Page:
Mired in the recurrent nightmare that is Donald Trump, it is hard to look back and take stock of what happened last week, let alone three months ago. Yet in looking back at Hillary Clinton’s defeat, one can not only see the rising tide of Trump, but also the tragic fate of American liberalism. Nowhere is this clearer than in the contradictions of Clinton’s deeply personal but nonetheless strained relationship to feminism.
Clinton’s feminism was intensely individual: one could never stop hearing a silent “it’s my turn” in every public speech. Deeply neoliberal, her feminism was hopelessly attached to a political world that recedes ever more into the past: the America of Ronald Reagan and the New Democrats.
All political environments develop and change over time, making positions like corporate feminism entirely capable of mass success at one moment, while deeply alienating at others. Clinton’s corporate feminism grew out of the Democratic Party’s struggle to reform itself into a winning coalition after the collective disaster of Reagan. This variant of feminism didn’t so much fail to achieve broad support as succeed in its aim as a rearguard action at a time when capitalist enterprise was increasing its pull on an already failing Democratic Party. As the feminism of the party became increasingly hollowed out by their corporate sponsors, it increasingly relied on the faces and language of former struggles, while offering far less to both oppressed people of color and the alienated “white working class.”
In short, Clinton was committed to a liberal feminism that could only permit her ascendance when it was already too late. In its tragic lateness, we can now see the limits of a feminism that fully embraced neoliberal common sense and even made it its trademark, nearly corporatizing itself beyond recognition as any kind of feminism.
After Obama and particularly Trump, the transition away from the form of neoliberal politics we have grown accustomed to will be complete. Clinton’s role in it will have been to expose its limits and the necessity of leaving behind a world and a feminism that even at its most progressive, leaves so many promises unfulfilled. In this sense, Clinton and Trump are not contemporaries.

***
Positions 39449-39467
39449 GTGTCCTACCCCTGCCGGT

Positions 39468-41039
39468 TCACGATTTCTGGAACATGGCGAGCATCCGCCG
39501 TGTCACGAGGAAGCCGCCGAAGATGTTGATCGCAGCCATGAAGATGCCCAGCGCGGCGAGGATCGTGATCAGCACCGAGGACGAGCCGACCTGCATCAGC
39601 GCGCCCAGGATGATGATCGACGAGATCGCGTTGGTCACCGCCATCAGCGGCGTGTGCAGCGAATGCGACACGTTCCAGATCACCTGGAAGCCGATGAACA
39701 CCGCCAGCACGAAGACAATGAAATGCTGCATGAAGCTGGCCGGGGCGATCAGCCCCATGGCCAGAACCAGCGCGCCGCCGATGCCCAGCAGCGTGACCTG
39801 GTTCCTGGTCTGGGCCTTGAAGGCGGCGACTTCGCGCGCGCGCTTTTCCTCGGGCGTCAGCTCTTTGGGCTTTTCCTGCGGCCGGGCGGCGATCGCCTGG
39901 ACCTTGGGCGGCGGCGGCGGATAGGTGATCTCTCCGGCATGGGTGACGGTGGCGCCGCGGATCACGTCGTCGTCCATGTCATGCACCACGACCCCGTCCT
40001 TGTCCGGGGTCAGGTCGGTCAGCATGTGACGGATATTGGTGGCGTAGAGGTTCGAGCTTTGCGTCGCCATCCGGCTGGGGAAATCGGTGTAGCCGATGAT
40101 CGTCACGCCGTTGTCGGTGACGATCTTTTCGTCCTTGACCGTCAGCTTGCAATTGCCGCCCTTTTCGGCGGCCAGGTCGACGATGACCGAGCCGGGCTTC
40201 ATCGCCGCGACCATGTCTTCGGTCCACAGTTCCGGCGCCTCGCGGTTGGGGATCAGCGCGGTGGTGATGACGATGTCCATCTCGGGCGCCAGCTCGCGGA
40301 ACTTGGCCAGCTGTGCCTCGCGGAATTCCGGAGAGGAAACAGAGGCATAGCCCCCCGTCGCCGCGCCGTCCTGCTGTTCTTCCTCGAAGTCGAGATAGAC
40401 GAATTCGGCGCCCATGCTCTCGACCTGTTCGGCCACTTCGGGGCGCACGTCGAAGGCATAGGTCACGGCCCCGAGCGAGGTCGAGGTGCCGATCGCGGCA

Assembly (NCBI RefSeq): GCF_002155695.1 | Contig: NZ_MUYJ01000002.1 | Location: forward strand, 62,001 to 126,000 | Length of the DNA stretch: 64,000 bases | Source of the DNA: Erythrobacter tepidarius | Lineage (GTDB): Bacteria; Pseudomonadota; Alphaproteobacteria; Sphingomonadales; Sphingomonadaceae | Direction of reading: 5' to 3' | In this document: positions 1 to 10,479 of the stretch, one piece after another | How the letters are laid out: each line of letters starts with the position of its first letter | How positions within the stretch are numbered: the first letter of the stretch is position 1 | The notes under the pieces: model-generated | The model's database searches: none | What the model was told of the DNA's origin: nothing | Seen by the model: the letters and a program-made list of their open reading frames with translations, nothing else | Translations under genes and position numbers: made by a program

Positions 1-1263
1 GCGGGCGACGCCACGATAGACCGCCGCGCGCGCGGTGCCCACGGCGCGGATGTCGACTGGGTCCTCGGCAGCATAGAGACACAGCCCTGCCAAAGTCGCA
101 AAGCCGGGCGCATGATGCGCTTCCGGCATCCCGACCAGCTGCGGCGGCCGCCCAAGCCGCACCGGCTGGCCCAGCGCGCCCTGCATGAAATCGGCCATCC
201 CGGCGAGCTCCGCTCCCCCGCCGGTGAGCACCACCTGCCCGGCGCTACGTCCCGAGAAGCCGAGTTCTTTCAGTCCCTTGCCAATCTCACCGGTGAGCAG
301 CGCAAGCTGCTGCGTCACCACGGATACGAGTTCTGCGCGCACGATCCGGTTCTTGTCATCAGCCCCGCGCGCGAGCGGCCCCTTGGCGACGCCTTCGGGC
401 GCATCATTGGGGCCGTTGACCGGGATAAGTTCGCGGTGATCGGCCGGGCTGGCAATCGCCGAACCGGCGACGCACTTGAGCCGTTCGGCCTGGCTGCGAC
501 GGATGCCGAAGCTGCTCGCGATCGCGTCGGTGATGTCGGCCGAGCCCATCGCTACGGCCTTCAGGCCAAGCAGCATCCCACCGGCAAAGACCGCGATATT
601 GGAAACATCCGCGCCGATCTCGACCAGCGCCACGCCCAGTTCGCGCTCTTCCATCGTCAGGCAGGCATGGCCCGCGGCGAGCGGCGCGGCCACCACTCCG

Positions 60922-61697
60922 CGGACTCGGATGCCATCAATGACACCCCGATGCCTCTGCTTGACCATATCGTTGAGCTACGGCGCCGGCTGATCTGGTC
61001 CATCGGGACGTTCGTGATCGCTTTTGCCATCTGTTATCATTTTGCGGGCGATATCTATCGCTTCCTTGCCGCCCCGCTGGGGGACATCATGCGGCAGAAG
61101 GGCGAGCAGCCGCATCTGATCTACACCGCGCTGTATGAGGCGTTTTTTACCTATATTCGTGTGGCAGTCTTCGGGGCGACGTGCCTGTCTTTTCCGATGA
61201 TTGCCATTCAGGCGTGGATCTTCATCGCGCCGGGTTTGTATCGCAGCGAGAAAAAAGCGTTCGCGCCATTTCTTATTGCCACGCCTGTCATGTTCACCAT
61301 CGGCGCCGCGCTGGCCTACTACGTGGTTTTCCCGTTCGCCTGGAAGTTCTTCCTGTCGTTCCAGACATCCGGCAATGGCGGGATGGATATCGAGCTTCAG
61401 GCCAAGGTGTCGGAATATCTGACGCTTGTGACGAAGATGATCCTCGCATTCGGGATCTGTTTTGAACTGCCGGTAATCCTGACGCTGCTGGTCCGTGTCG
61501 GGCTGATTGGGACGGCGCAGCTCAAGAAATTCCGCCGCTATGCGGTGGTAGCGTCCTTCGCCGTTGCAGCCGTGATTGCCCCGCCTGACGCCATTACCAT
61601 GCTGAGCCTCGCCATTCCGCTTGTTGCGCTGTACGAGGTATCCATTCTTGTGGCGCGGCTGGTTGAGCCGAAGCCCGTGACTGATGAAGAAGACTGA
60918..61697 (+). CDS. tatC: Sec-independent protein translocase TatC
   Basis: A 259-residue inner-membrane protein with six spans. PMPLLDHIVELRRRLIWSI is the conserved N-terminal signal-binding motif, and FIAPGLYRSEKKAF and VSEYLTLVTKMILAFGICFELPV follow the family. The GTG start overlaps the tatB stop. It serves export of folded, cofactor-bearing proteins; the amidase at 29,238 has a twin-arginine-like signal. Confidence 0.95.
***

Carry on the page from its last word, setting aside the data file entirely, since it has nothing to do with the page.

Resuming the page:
This is confusing because Clinton and Trump share so much else, especially in class terms. But Trump recognized the need to offer an alternative. Trump broke in significant (if somewhat symbolic) ways with the post-Reagan Republican Party; Clinton, waiting for her turn, could not promise that a different world was possible.
Trump was savvy enough to take advantage of the shift that boxed Clinton in: the fundamental misogyny he embodied was emboldened by the increasingly empty or moralistic feminism that insisted on “going high” rather than mounting forceful challenges. Even though Clinton won the popular contest by 2.7 million votes, a different candidate with a more robust strategy would likely have prevailed in a true landslide.
No one disagrees that if she had been a man, Clinton’s career would have been much different. Perhaps, her candidacy for president would have come much earlier and she would not have had to live in the terrible shadow of Bill Clinton. But for this reason, the tragedy is also inescapably attached to her person: by all accounts, her campaign ought to have known the strategic risks it was taking. It should have known better than to tie Clinton-the-perpetual-candidate to a form of feminism that came out of a very different context, which for all intents and purposes may be called obsolete.
Clinton offered a distinctly conservative, corporate mentality made popular by contemporary “lean-in,” you-can-have-it-all, ability-, race-, and class-blind feminism. This approach appealed to the presumed aspirations of middle-class women and the pocketbooks of the wealthy, while increasingly alienating the working class. To forestall a downward spiral into double-speak, it played up prior, deeper commitments to women’s liberation and adopted the language of intersectionality.
But within such a framework, individual choice took center stage and the actual needs of most women, trans and cis alike, went unaddressed. This was evident in the campaign’s slogan, which linked gender with personal avowals of support, rather than with clear commitments to progressive social policy goals. Even though doing so was politically limiting, this feminism became the centerpiece of Clinton’s campaign. Worse, it took an odd pride in disparaging any concern for the economic as class reductionism and conjured up Bernie-supporting saboteurs around every corner.